Pistil Stitch Pomander Patch

TAST 2012 Pistil Stitch Challenge

TAST 2012 Pistil Stitch Patch with Pistil Stitches, and French knots on Organza and muslin

Pistil Stitch Pomander Patch—say that five times real fast!

(Aside:  I do love alliteration!)  The Pistil Stitch is this week’s TAST challenge where one can learn the stitch or, if familiar with it, go crazy using it.  As you can see I didn’t get crazy with it, but I did mess around a bit.

You will not see the Pistil Stitch in a lot of my work.

Mainly because I don’t love making French knots.  And as you know (or can see), the Pistil stitch is basically a straight stitch which is finished in a French knot. Fancy name for two not so fancy stitches.

But patches…you will begin to see more of.

From me, at least.  It is my latest way to make my TAST samples functional.  (The other two—so far—are the TAST 2012 Sampler and the TAST Attachment Quilt Blocks.)  For me, it is important to have an end product.  I don’t need any more bit and pieces of stuff to collect.  I know!  What are patches but more bits and pieces?!  But these are bits and pieces with a future.

I have been making some clothing and sorting through fabrics in storage.  As I find a piece that is too small to do something useful with, I consider if it would make an interesting background for an embroidery stitch of some sort.  If the answer is, “yes,” then I have added the piece to my trailer embroidery fabric stash.  If the answer is, “no,” then I ditch the piece of fabric.  All part of my seasonal reorganization for on the road crafting.

When I have collected a few patches I will begin to stitch them together to make a patch-worked wall hanging.  I already have two patches.  The background fabric in the following is a scrap of leftover binding I made for a kaftan I made for Jeff.  (One day I’ll get him to model it for a photo!)

Cast On and Sheaf Stitch

Poppy Field–Cast on stitch poppies and sheaf stitch stems

The patch I did this week has a scrap of muslin leftover from the lining of Katie’s Christmas stocking.  The bow is made from a scrap of ribbon that my best friend used on a birthday gift she gave to me years ago.  The orange organza is a remnant that I couldn’t pass up at JoAnn’s.  I mean, really—it was on sale and I had a card for 10% off the sale price, too!  I picked up a couple other remnants the same day.  You’ll see them sometime in the future I’m pretty sure!

TAST 2012 Pistil Stitch Challenge

TAST 2012 Pistil Stitch Challenge

A better look at the pistil stifches

Closer view of the Pistil Stitches

When the wall hanging is completed, I will assemble the posts that tell about the provenance of the “bits and pieces,” the patches.  That might make I nice little gift-y, or even a blog give-away.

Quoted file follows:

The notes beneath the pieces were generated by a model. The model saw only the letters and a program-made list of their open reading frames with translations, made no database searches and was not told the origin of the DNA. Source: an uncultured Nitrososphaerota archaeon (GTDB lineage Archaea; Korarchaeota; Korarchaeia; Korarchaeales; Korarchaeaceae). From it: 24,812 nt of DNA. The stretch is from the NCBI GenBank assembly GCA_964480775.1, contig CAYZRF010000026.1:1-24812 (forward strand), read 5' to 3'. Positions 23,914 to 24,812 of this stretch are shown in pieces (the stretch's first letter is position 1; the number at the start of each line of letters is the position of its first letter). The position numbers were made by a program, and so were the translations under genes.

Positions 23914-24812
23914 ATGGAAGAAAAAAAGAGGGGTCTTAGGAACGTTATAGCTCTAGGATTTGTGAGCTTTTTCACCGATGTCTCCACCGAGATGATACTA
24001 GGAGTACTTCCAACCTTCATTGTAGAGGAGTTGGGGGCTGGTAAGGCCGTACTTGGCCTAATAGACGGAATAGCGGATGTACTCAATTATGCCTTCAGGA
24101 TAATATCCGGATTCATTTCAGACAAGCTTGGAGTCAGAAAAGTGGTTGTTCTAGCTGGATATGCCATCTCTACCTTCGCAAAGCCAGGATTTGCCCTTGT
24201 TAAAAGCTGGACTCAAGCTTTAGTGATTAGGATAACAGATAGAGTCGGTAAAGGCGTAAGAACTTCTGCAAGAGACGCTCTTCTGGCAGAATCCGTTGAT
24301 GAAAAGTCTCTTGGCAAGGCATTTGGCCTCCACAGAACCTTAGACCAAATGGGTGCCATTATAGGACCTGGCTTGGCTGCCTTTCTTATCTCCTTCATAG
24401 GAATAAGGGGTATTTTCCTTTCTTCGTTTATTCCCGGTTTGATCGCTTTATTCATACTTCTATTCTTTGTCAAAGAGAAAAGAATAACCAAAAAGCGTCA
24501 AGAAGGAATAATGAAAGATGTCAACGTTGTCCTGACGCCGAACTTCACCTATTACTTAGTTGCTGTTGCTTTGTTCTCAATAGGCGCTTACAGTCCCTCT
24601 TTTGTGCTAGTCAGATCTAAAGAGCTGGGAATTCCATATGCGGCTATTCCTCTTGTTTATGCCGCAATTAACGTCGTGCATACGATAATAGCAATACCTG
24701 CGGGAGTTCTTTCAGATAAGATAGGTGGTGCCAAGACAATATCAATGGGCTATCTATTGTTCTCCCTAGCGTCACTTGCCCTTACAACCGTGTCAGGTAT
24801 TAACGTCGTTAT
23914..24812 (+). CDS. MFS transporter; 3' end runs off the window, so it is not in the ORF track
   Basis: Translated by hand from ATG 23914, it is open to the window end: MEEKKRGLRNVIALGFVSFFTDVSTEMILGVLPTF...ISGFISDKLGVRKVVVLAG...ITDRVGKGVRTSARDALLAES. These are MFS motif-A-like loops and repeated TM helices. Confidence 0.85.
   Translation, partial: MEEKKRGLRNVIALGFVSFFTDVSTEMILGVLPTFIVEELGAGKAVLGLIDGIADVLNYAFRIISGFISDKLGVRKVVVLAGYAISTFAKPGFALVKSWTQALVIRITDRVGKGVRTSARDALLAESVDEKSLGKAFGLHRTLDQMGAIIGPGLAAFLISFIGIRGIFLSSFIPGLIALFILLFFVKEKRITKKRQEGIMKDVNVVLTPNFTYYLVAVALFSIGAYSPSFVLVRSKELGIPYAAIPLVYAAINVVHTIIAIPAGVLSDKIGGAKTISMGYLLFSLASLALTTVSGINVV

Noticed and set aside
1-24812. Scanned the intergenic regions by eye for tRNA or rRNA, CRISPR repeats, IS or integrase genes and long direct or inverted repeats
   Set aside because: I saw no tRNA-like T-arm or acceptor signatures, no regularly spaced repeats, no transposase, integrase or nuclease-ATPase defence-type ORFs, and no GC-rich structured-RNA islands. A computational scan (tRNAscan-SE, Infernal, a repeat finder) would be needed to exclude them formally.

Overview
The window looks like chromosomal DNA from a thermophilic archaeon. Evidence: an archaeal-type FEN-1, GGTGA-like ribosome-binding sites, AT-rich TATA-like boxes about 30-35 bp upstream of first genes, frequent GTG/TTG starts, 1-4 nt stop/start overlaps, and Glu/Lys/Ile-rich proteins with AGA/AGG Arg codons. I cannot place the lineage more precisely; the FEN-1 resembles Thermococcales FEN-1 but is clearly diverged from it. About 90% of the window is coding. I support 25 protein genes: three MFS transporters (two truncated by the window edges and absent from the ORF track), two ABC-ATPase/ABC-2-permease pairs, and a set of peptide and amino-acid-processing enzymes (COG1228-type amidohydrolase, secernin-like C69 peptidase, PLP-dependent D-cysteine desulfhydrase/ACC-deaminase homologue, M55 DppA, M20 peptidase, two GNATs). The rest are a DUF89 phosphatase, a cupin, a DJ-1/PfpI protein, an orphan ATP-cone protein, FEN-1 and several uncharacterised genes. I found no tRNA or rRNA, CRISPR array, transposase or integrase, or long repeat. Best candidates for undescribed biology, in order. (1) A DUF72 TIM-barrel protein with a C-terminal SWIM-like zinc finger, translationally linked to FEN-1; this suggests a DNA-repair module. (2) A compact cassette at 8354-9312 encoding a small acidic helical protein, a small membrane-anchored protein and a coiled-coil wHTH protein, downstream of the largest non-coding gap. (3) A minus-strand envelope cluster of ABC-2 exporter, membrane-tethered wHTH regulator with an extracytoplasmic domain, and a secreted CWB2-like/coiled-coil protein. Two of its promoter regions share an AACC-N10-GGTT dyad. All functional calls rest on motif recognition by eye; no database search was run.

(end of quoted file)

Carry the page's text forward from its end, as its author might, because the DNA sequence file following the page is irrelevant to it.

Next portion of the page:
Or maybe I should just make the individual patches blog give-aways?  What do you think?

A Tisket, A Tasket, A Satin Stitch Easter Basket

I had so many ideas for what I’d do with Satin Stitch, the 13th stitch in Sharon Boggon’s Take A Stitch Tuesday challenge.  First I was going to do some musical notation for the song “Here Comes Peter Cottontail,” but found it was copyrighted.  Then I was going to make a band of bunny ears in various states of awareness.  But that seemed kind of boring.

I also thought about not stitching at all because I have so many projects that have Satin Stitch in them.  But, this is not just about learning the stitch, it’s about challenging one’s self.  And truth be told, I hate Satin Stitch.  I’m always worried about coverage and pulling too tight.  I want it to be perfect.  I like using it in needlepoint on canvas or congress cloth because I use a laying tool.  For some reason using a laying tool seems kind of heavy-handed on linen.

Satin Stitch Easter Basket with Eggs
Satin Stitched Easter Basket

So, I challenged myself.  I tried to do a design that was 100% Satin Stitch.  I almost did it.  But then the handle and rim of baskets are often different in texture than the basket (or so I rationalized.)

I used DMC 3858 (2 ply) for the basket.  I wasn’t happy with the coverage so I increased it to 4 ply for the rim and handle.  The eggs were done in four different Caron Waterlilies.  The two furthest back I’m not sure which Waterlilies—leftover threads from other projects done long, long ago.  The one on the right front is 013 Peach Sherbet.  The one to the left of that is Tropic Seas.  The directions for Waterlilies says to use 1 ply for 22 count linen.  Since the Sampler is done on 32 count linen, I used 2 ply for the first egg I stitched, the one in the very back.  I didn’t like the coverage, so I used 4 ply on the egg in the front right.  That seemed kind of puffy, so I used 3 ply on the remaining eggs.  I think that was the best coverage.

What do you think?  What would you do to improve this little design and my Satin Stitch?  Please do leave a comment as I think I need to do more work on this, but am not sure what exactly is needed.  Help!